Pentagon officials have better things to do, I’m sure, than reply to strange questions from civilians about monsters, but I got a response to mine the morning after I sent it. It came from Jon Hoffman, the deputy chief historian of the Office of the Secretary of Defense at the time: “I’ve never heard of it,” he emailed.
What Hoffman had never heard of is one of three examples of creatures from American folklore listed under “monsters and imaginary beasts” in the Columbia Encyclopedia, the gold standard of one-volume encyclopedias: “the glitch of the Pentagon,” described only as “responsible for general chaos.”
When I first read the entry in the encyclopedia’s online iteration three years ago, I had the same thought you probably just had: How have I never heard of the chaos monster that stalks the halls of the Pentagon? Of course I Googled it — but no luck. Search for a combination of “glitch” and “Pentagon,” and you get news stories about temporarily lost 9/11 photos or the maligned F-35 fighter plane, but no Pentagon monster.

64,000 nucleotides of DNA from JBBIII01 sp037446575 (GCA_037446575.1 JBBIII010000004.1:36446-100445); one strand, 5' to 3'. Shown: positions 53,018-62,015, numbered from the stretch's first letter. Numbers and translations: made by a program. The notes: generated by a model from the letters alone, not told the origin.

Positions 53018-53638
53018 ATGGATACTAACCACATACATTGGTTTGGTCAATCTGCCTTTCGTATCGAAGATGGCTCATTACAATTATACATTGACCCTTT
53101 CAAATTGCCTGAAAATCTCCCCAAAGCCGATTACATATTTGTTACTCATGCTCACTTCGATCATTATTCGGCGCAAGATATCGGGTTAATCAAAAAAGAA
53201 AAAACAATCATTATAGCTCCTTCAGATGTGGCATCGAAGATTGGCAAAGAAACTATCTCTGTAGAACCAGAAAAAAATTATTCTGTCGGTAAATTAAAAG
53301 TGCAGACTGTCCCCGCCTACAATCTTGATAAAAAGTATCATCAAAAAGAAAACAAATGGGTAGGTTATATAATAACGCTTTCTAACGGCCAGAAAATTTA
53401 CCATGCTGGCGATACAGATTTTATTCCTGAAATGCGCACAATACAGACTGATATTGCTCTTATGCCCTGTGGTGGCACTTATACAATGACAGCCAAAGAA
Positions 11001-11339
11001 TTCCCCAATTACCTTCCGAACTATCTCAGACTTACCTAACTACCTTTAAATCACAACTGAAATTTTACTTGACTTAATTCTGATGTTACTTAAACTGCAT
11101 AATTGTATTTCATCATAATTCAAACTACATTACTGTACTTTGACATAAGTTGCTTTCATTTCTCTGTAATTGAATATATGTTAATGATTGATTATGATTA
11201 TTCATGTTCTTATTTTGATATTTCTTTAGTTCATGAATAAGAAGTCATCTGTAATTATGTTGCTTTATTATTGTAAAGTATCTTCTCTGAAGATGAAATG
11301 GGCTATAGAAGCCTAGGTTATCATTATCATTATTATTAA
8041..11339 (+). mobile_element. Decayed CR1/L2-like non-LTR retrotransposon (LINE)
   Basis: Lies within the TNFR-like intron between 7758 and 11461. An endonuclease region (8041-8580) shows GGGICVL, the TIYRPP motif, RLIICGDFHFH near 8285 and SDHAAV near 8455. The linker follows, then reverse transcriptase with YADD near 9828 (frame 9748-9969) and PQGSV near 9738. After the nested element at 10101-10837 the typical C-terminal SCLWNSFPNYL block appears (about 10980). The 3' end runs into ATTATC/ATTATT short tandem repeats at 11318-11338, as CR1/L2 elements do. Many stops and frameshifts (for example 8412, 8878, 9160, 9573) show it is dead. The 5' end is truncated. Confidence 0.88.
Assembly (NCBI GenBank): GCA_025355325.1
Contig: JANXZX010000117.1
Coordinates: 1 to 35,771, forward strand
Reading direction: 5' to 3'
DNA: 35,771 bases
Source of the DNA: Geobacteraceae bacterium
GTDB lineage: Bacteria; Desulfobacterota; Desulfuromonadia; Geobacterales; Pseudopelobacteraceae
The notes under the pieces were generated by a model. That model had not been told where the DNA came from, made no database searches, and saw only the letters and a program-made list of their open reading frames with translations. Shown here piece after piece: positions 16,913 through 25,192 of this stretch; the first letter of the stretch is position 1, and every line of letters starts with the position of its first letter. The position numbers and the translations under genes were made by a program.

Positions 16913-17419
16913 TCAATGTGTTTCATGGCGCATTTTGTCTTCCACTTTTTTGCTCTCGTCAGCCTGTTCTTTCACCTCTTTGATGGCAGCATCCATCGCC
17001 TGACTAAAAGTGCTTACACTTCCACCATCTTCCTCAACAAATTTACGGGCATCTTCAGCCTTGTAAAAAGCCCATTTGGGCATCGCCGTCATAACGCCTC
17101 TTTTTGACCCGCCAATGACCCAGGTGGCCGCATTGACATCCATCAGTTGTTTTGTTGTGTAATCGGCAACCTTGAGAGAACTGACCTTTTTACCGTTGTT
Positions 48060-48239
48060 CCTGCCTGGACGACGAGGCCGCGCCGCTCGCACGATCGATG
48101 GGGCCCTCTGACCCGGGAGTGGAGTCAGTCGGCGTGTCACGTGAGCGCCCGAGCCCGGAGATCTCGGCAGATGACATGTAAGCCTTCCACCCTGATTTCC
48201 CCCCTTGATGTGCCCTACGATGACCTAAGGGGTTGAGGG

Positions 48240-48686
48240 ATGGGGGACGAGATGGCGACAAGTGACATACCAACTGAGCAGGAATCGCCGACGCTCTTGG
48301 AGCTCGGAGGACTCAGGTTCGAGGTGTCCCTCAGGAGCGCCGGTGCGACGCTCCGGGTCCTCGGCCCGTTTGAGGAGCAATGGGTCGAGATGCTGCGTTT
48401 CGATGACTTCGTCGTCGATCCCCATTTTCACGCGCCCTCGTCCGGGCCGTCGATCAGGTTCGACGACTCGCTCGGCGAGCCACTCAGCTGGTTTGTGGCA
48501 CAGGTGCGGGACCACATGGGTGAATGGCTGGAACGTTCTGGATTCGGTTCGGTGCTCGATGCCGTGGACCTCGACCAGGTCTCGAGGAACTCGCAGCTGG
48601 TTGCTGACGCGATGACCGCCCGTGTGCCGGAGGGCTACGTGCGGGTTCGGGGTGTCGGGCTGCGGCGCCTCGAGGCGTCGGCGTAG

I was able to determine that the entry first appeared in the Columbia Encyclopedia’s fourth edition, published in 1975 as the New Columbia Encyclopedia (NCE) and greeted with acclaim. “Making a one-volume encyclopedia is like taking the broth of the universe and condensing it into a bouillon cube,” the New York Times wrote at the time. “Unfazed by the mass of ingredients, the Columbia University Press has just produced 10½ lbs. of nutrients called The New Columbia Encyclopedia. It has more than 50,000 articles and about 6.6 million words in 3,052 pages.”
I knew that reference books sometimes insert fake entries as a “copyright trap” to deter other publishers from plagiarizing their content. In researching the glitch, I learned about one considered the gem of the genre. Meet:
Mountweazel, Lillian Virginia, 1942-73, American photographer, b. Bangs, Ohio. Turning from fountain design to photography in 1963, Mountweazel produced her celebrated portraits of the South Sierra Miwok in 1964. She was awarded government grants to make a series of photo-essays of unusual subject matter, including New York City buses, the cemeteries of Paris and rural American mailboxes. The last group was exhibited extensively abroad and published as Flags Up! (1972). Mountweazel died at 31 in an explosion while on assignment for Combustibles magazine.